The role of proteoglycans in the nanoindentation creep behavior of human dentin

Luiz E. Bertassoni, Matheus Kury, Catherine Rathsam, Christopher B. Little, Michael V. Swain

Research output: Contribution to journalArticlepeer-review

25 Scopus citations


Attempts to understand the mechanical behavior of dentin and other mineralized tissues have been primarily focused on the role of their more abundant matrix components, such as collagen and hydroxyapatite. The structural mechanisms endowing these biological materials with outstanding load bearing properties, however, remain elusive to date. Furthermore, while their response to deformation has been extensively studied, mechanisms contributing to their recovery from induced deformation remain poorly described in the literature. Here, we offer novel insights into the participation of proteoglycans (PG) and glycosaminoglycans (GAG) in regulating the nanoindentation creep deformation and recovery of mineralized and demineralized dentin. Accordingly, after the enzymatic digestion of either PGs and associated GAGs or only GAGs, the nanoindentation creep deformation of dentin increased significantly, while the relative recovery of both the mineralized and demineralized dentin dropped by 40-70%. In summary, our results suggest that PGs and GAGs may participate in a nanoscale mechanism that contributes significantly to the outstanding durability of dentin and possibly other mineralized tissues of similar composition.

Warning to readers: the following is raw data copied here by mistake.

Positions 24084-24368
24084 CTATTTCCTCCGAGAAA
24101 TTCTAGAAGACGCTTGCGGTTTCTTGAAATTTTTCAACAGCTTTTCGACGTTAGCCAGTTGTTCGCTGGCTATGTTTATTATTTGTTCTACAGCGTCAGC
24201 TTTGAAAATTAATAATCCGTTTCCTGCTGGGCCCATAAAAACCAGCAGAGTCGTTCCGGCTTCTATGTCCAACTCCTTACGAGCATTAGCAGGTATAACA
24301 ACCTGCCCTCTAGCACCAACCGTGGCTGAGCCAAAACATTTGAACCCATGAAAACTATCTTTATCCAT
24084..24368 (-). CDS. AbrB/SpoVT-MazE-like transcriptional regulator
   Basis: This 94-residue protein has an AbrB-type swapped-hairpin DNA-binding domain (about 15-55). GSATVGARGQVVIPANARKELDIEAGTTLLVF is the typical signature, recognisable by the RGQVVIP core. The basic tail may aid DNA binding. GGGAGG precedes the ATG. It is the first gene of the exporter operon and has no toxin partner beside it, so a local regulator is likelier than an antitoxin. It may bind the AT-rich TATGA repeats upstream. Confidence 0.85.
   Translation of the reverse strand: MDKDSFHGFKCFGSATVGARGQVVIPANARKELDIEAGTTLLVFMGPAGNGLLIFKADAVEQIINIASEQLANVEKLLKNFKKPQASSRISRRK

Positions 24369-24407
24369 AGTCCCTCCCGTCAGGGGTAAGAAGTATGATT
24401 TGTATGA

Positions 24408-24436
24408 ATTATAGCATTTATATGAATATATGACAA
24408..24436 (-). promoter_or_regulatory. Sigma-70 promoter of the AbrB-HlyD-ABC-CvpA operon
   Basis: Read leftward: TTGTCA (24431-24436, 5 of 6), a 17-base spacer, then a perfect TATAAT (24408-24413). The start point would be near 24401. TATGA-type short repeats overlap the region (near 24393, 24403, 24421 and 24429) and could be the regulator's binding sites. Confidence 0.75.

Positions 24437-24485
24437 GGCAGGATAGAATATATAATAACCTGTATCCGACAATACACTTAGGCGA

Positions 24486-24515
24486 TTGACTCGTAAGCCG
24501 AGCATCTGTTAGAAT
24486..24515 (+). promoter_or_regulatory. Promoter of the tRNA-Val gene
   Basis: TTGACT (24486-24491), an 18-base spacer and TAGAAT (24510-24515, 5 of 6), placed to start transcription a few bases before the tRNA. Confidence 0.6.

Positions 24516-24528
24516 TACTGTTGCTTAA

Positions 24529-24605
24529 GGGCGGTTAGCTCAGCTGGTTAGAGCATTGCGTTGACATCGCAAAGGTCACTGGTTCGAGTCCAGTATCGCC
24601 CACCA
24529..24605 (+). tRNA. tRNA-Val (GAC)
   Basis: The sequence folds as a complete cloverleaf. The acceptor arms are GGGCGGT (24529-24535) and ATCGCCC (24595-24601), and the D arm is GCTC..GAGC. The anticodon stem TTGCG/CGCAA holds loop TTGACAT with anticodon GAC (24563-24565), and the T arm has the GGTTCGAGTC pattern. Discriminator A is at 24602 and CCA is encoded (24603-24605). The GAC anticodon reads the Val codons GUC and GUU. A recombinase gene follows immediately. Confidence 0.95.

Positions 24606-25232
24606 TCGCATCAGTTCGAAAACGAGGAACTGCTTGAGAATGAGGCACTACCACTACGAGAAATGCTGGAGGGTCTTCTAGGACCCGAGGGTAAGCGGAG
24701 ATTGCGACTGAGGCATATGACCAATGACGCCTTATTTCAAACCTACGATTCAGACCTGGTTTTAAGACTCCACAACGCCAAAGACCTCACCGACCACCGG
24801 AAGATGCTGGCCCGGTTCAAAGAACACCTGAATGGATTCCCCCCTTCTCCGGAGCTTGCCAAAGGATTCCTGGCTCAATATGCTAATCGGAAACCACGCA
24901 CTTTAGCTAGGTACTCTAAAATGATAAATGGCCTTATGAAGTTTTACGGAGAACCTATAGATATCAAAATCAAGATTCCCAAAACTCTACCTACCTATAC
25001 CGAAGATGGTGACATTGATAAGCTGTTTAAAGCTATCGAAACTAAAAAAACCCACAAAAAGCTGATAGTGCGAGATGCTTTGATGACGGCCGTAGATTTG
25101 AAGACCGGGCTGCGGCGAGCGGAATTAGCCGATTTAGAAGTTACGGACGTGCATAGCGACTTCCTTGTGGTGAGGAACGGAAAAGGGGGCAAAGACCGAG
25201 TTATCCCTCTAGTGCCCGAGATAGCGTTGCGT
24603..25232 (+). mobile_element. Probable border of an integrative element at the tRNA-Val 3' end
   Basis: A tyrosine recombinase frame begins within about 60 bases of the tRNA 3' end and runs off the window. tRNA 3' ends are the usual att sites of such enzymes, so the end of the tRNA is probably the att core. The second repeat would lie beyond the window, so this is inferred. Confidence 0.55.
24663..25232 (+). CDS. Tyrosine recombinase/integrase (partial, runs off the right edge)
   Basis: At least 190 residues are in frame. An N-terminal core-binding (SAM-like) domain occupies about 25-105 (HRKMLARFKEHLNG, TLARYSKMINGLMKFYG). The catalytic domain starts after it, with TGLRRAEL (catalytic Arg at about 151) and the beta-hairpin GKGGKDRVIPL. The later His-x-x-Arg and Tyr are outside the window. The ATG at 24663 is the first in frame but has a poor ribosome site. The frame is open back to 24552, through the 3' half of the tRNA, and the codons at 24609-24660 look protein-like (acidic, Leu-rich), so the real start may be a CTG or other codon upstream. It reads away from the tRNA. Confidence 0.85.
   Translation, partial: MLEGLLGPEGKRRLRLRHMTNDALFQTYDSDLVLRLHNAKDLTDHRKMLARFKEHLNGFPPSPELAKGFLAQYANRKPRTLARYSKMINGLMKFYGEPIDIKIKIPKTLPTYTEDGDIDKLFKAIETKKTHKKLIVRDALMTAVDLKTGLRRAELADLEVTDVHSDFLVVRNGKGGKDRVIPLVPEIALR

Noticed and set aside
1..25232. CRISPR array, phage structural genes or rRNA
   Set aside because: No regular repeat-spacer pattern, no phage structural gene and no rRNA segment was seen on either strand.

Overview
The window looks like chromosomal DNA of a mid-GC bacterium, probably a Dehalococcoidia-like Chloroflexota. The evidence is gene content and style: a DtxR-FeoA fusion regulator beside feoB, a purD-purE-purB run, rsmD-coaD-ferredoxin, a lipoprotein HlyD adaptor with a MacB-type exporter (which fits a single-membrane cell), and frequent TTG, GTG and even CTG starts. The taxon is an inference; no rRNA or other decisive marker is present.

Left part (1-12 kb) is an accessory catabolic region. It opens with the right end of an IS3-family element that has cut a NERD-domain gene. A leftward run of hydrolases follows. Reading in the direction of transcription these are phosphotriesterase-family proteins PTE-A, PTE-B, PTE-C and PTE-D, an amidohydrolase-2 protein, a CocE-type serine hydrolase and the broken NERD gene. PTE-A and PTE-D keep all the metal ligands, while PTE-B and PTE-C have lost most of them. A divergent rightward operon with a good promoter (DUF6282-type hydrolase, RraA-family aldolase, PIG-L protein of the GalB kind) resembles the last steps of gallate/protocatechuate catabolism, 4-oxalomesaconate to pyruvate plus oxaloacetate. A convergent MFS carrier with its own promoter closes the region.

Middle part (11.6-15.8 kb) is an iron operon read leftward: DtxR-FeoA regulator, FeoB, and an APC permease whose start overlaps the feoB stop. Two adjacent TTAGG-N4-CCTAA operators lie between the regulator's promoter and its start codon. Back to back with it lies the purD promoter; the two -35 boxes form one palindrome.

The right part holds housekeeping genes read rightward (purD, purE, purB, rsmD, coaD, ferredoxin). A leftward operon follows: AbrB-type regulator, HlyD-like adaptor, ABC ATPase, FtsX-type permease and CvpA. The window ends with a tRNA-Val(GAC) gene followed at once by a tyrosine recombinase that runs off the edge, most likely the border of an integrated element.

Original languageEnglish (US)
Pages (from-to)264-270
Number of pages7
JournalJournal of the Mechanical Behavior of Biomedical Materials
StatePublished - Mar 2016


  • Bone
  • Collagen
  • Dentin
  • Glycosaminoglycans
  • Nanoindentation
  • Proteoglycans

ASJC Scopus subject areas

  • Biomaterials
  • Biomedical Engineering
  • Mechanics of Materials


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